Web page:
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Veterinary Training North Fort Myers FL

If veterinarians follow the pediatrician model, we need to inform the “parents” about their pet’s condition. Are physicians and veterinarians too blunt when they inform us with the statistical prognosis?

Mrs. Tara Moser
Delta Family Counseling, LLC
(239) 540-1155
3723A Del Prado Blvd. South
Cape Coral, FL
Credentials
Credentials: LCSW, RPT-S
Licensed in Florida
7 Years of Experience
Problems Served
Anxiety/Panic Disorders, Behavioral Problems, Bipolar Disorders, Child Abuse and Neglect, Domestic Violence, Family Dysfunction, Grief/Loss, Parenting Issues, Self Abuse, Spiritual/Religious Concerns, Stress, Trauma/PTSD, Education/Personal Development, An
Populations Served
Children of Divorce, Step Families, Gifted
Membership Organizations
HelpPro.com
Age Groups Served
Preschool (Under 6), Children (6-12), Adolescents (13-17)

Data Provided by:
Ms. Pamela Williams Peters
(239) 443-5971
Peters Counseling2204 Brevard Avenue
Fort Myers, FL
Specialties
Loss or Grief, Anxiety or Fears, Depression
Qualification
School: Florida Gulf Coast University
Year of Graduation: 2003
Years In Practice: 6 Years
Patient Info
Ethnicity: Any
Gender: All
Age: Adolescents / Teenagers (14 to 19),Adults
Average Cost
$100 - $130
Payment Methods
Sliding Scale: No
Accepts Credit Cards: Yes

Therapy For Women, PLLC
(919) 429-7211
Therapy For Women, PLLC
Fort Myers, FL
Specialties
Weight Loss, Binge and Emot. Eating, Life Coaching, Loss or Grief
Qualification
School: North Carolina Central University
Year of Graduation: 1998
Years In Practice: 8 Years
Patient Info
Ethnicity: Any
Gender: Female
Age: Adults
Average Cost
$100 - $110
Payment Methods
Sliding Scale: No
Accepts Credit Cards: Yes

Melinda Hall
(239) 656-3241
Cape Coral, FL
Practice Areas
Childhood & Adolescence, Clinical Mental Health, Aging/Gerontological, Depression/Grief/Chronically or Terminally Ill, Supervision
Certifications
National Certified Counselor

Vincent Wayne Leaver
(941) 489-9156
Ft Myers, FL
Practice Areas
Aging/Gerontological, Depression/Grief/Chronically or Terminally Ill, Mental Health/Agency Counseling
Certifications
National Certified Counselor

Susan Puccio
(239) 357-3014
Fort Myers, FL
Practice Areas
Childhood & Adolescence, Clinical Mental Health, Sexual Abuse Recovery, Depression/Grief/Chronically or Terminally Ill, Mental Health/Agency Counseling
Certifications
National Certified Counselor

Therese Reynolds
(239) 936-1796
Fort Myers, FL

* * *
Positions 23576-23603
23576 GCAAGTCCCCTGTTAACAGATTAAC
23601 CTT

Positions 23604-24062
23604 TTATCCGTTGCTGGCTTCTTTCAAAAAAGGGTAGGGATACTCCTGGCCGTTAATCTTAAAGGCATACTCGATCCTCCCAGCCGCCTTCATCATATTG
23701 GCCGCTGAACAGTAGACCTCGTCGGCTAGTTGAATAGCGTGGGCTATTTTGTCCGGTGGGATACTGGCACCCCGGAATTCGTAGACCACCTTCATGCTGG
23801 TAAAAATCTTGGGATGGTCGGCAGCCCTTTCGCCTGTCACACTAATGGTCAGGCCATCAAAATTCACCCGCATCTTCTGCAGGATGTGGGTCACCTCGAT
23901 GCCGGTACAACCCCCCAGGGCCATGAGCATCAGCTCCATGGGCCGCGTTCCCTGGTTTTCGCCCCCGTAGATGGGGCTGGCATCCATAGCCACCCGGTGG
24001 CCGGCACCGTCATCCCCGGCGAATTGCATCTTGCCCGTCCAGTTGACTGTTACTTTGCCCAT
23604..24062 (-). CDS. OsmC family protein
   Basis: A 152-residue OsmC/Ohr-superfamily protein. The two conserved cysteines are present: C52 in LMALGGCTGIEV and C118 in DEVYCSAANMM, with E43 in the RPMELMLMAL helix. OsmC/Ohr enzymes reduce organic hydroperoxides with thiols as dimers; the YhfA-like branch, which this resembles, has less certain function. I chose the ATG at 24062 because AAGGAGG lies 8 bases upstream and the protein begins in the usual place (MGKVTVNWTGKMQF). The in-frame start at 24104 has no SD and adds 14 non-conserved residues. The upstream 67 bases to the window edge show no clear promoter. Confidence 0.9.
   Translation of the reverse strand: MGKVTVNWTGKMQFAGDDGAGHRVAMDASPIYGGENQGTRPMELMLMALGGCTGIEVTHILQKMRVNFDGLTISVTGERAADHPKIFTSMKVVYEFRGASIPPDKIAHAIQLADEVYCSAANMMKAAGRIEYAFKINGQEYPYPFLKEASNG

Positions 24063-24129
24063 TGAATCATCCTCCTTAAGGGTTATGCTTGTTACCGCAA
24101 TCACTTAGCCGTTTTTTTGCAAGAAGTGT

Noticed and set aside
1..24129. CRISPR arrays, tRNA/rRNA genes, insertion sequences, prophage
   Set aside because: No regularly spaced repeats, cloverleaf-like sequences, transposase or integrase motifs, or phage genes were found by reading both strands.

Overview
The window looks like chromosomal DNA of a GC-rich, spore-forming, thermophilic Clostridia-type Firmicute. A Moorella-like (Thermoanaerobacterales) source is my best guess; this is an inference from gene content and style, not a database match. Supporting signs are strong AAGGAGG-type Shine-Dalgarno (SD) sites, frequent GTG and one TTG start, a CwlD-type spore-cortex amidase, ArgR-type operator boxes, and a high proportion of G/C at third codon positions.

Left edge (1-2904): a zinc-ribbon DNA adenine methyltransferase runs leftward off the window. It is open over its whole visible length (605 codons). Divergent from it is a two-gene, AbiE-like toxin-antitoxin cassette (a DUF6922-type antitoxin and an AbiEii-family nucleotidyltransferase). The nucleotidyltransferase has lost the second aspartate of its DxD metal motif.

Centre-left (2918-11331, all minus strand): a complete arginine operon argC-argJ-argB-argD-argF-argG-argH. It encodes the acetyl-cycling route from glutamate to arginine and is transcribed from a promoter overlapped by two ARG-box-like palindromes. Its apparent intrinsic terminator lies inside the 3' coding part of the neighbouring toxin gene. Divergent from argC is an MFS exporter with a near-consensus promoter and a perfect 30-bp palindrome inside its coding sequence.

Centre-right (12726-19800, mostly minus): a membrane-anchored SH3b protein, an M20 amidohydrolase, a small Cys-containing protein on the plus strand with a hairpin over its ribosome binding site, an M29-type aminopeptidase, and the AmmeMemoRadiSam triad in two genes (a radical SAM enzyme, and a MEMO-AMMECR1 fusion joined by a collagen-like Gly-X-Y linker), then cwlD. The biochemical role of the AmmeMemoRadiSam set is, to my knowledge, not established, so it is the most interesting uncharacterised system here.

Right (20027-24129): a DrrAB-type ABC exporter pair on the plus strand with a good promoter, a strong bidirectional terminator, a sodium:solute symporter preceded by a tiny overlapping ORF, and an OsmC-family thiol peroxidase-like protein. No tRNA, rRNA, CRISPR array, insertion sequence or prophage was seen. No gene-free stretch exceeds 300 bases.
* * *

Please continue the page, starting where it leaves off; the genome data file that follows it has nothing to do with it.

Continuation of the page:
Practice Areas
Addictions and Dependency, Clinical Mental Health, Corrections/Offenders, Couples & Family, Depression/Grief/Chronically or Terminally Ill
Certifications
National Certified Counselor

Jodi Clarke
Fort Myers, FL
Practice Areas
Corrections/Offenders, Couples & Family, Sexual Abuse Recovery, Depression/Grief/Chronically or Terminally Ill, Mental Health/Agency Counseling
Certifications
National Certified Counselor

Melinda Messina
(239) 939-4566
Fort Myers, FL
Practice Areas
Childhood & Adolescence, Clinical Mental Health, Rehabilitation, Depression/Grief/Chronically or Terminally Ill, Mental Health/Agency Counseling
Certifications
National Certified Counselor

Reginald Deaton
(239) 896-7018
Fort Myers, FL
Practice Areas
Addictions and Dependency, Childhood & Adolescence, Clinical Mental Health, Couples & Family, Depression/Grief/Chronically or Terminally Ill
Certifications
National Certified Counselor

Data Provided by:

Why is Deception So Common?

It has always bothered me when doctors and nurses blandly tell dying human patients that they will be “OK.” I am also bothered when I hear veterinarians and their support staff tell pet owners that their pet is going to be “all right” despite a poor prognosis looming overhead.

We may feel guilty if we take away a person’s hope, but should we lie about reality? Deception is all too common a habit in the human health care field, but should veterinarians also support the false hopes of their clients? Should frank lies come straight from health care professionals who encourage terminal patients to thrash in the gears of the “mindless machinery” of medicine? Is there harm in giving clients the truth about their pet’s actual condition and probable prognosis, at least as a reality check?

If veterinarians follow the pediatrician model, we need to inform the “parents” about their pet’s condition. Are physicians and veterinarians too blunt when they inform us with the statistical prognosis? Is there a more compassionate way to say, “You have six months to live”? How can this difficult information be gently delivered to the family without ripping their hearts out and stomping on their hope?

Deception is commonplace in the human and pet food and supplements industry. We know that 38 percent of the labels in the supplement and nutraceutical industry are not what they claim to be.

In a 2008 University of Chicago medical ethics survey of human oncologists, 73 percent said progno...

Copyright 2009 BowTie Inc.

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